Available for Interview: What Can be Done to Reduce Unacceptably High Rates of Overdose Deaths, Especially in the Time of COVID-19?
16 July, 2020 — Nearly 72,000 Americans died from drug overdoses in 2019, according to provisional data released yesterday by the Centers for Disease Control and Prevention — an increase of 5 percent from 2018. The total is a new peak for overdose deaths in the country, and wiped out the slight decrease in overdose deaths that took place in 2018, the first drop in 25 years. Early indications for 2020 are that overdose deaths are continuing to rise nationally, with COVID likely playing a significant role in the increase. Drug deaths have risen an average of 13 percent so far this year over last year, according to mortality data from local and state governments collected by The New York Times, covering 40 percent of the U.S. population.
“Tragically, the CDC’s 2019 data shows that increase in drug overdose deaths started before COVID-19, and 2020 data so far suggests the pandemic will accelerate the trend.” said Daliah Heller, Director of Drug Use Initiatives at Vital Strategies. “For people who use drugs, COVID-19 is a pandemic upon an epidemic. States need to take urgent action to remove unnecessary barriers to treatment and harm reduction supplies that are leaving people who use drugs without access to life saving resources. There’s much that can be done immediately, such as reducing barriers to telehealth and supporting mail-order naloxone. But long term we will never make significant progress until we confront the rotten foundation of this country’s approach to substance use, ending the decades long failed drug war built on racism and punishment, and instead make health, dignity, support and care the bedrock principles of our response to the overdose epidemic.”
Daliah Heller heads up the Overdose Prevention Program at Vital Strategies and is available for interviews and can address the following issues:
- What has caused such a steep increase in the number of overdose deaths in the United States in the past decade?
- What is the role of COVID in rising number of drug overdoses in 2020
- What can state governments do to help reduce overdose and mass incarceration during this pandemic?
- What can be done about the systemic and structural racism that has plagued the criminal justice and heath care system and been laid bare by COVID and overdose crisis?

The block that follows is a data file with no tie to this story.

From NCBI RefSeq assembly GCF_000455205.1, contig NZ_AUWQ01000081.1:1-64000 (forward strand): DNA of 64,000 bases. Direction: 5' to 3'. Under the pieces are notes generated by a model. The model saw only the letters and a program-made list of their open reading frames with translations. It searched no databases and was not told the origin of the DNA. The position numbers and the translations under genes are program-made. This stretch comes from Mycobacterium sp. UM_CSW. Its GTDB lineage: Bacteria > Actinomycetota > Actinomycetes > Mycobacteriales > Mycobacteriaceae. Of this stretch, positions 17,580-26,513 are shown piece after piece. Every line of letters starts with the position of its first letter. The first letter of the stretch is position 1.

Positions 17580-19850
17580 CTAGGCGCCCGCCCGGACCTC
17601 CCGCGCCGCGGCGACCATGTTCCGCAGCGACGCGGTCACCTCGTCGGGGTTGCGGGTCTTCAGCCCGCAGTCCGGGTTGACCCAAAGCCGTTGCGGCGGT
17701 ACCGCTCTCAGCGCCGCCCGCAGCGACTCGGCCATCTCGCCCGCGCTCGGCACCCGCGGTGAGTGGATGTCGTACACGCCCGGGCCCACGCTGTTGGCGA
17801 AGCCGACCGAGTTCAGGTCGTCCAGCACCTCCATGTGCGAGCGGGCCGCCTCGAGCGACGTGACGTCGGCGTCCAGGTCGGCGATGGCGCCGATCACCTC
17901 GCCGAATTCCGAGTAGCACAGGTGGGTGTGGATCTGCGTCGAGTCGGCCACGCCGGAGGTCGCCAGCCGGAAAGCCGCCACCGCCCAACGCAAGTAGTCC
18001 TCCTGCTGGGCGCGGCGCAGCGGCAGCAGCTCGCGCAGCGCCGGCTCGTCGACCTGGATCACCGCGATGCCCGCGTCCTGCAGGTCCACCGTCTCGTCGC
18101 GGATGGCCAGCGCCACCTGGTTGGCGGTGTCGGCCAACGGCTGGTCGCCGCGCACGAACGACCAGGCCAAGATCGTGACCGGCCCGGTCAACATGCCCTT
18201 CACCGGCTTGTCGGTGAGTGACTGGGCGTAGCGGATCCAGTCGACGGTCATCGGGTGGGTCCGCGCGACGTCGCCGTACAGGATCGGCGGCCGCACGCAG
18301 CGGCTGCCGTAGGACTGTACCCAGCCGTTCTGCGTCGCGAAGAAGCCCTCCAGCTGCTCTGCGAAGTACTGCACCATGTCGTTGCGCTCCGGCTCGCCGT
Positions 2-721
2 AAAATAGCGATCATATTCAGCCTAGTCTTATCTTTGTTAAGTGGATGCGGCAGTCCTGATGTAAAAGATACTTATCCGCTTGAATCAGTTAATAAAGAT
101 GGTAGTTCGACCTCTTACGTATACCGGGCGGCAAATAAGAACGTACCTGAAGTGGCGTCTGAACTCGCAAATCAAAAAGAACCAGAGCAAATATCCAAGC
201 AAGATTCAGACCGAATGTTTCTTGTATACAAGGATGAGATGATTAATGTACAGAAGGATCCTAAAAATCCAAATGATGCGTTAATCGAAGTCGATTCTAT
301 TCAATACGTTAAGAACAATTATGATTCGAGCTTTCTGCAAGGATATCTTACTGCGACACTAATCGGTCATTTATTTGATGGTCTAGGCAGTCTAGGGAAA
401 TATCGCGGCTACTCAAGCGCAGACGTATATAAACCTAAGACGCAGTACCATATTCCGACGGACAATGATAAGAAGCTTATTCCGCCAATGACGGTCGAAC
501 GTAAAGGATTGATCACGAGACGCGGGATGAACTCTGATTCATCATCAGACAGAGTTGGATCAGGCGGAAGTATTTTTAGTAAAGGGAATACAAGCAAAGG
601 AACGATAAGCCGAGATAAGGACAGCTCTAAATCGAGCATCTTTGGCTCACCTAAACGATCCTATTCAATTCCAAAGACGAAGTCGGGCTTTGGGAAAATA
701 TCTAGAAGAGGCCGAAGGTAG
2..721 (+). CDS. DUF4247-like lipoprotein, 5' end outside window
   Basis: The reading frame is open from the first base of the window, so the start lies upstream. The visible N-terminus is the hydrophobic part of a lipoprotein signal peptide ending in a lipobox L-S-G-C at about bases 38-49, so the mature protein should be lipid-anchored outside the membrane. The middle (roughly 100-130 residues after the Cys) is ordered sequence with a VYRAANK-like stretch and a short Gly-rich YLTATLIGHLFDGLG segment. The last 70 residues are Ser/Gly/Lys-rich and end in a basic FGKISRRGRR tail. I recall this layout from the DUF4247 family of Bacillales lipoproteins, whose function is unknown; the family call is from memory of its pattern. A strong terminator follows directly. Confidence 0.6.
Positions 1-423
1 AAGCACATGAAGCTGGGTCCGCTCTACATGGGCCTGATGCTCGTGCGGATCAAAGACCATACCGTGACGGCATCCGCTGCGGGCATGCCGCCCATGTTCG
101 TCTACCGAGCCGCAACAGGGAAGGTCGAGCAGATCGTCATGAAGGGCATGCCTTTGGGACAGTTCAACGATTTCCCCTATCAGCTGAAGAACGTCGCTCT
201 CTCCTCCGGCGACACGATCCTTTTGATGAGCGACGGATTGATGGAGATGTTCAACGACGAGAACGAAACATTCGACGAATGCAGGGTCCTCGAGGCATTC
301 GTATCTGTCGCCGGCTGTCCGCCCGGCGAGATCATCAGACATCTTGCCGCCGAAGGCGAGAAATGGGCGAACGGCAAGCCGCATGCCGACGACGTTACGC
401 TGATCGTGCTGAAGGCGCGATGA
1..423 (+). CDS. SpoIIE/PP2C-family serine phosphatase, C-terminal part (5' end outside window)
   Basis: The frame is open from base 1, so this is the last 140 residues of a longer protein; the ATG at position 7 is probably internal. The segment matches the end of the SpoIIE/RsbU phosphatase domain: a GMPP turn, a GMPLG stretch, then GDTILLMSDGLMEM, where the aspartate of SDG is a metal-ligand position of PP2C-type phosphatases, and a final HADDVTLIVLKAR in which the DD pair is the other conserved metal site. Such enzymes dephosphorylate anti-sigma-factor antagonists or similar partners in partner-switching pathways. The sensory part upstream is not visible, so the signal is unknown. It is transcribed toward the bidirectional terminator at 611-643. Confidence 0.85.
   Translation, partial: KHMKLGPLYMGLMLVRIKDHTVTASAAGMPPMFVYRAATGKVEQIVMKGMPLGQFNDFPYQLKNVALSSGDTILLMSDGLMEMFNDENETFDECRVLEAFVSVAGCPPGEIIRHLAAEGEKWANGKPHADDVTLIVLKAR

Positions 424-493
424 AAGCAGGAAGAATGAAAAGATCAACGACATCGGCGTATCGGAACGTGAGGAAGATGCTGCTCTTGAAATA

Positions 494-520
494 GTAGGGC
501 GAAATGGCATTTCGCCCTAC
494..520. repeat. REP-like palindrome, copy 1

- What can be done to address the rising number of overdose deaths in the Black community and the racial disparities in drug arrests and criminalization?
- How can we get the overdose reversal drug naloxone and medications like methadone and buprenorphine to people in need and address the racial disparities and access to Black people and other communities of color?
- What can be done to reduce overdose and COVID for vulnerable populations like the homeless, people behind bars and those who do sex work?
Higher Ground Harm Reduction, Reynolds Strategies, Harm Reduction Coalition and Vital Strategies have created fact sheets and resources for people who use drugs, sex workers and other marginalized people in the COVID-19 outbreak. Later this month, the organizations will release a toolkit made up of informative fact sheets, and tools for people who use drugs and stakeholders likely to engage with people who use drugs.
About Vital Strategies
Vital Strategies is a global health organization that believes every person should be protected by a strong public health system. We work with governments and civil society in 73 countries to design and implement evidence-based strategies that tackle their most pressing public health problems. Our goal is to see governments adopt promising interventions at scale as rapidly as possible.
About Vital Strategies’ Overdose Prevention Program
In November 2018, Bloomberg Philanthropies announced a $50 million investment to address the country’s overdose crisis. The initiative—a first-of-its-kind partnership between Vital Strategies, Pew Charitable Trusts, CDC Foundation, and Johns Hopkins Bloomberg School of Public Health—is helping up to 10 states implement solutions over three years to strengthen and scale up evidence-based, data-driven interventions to reduce risks of overdose and save lives.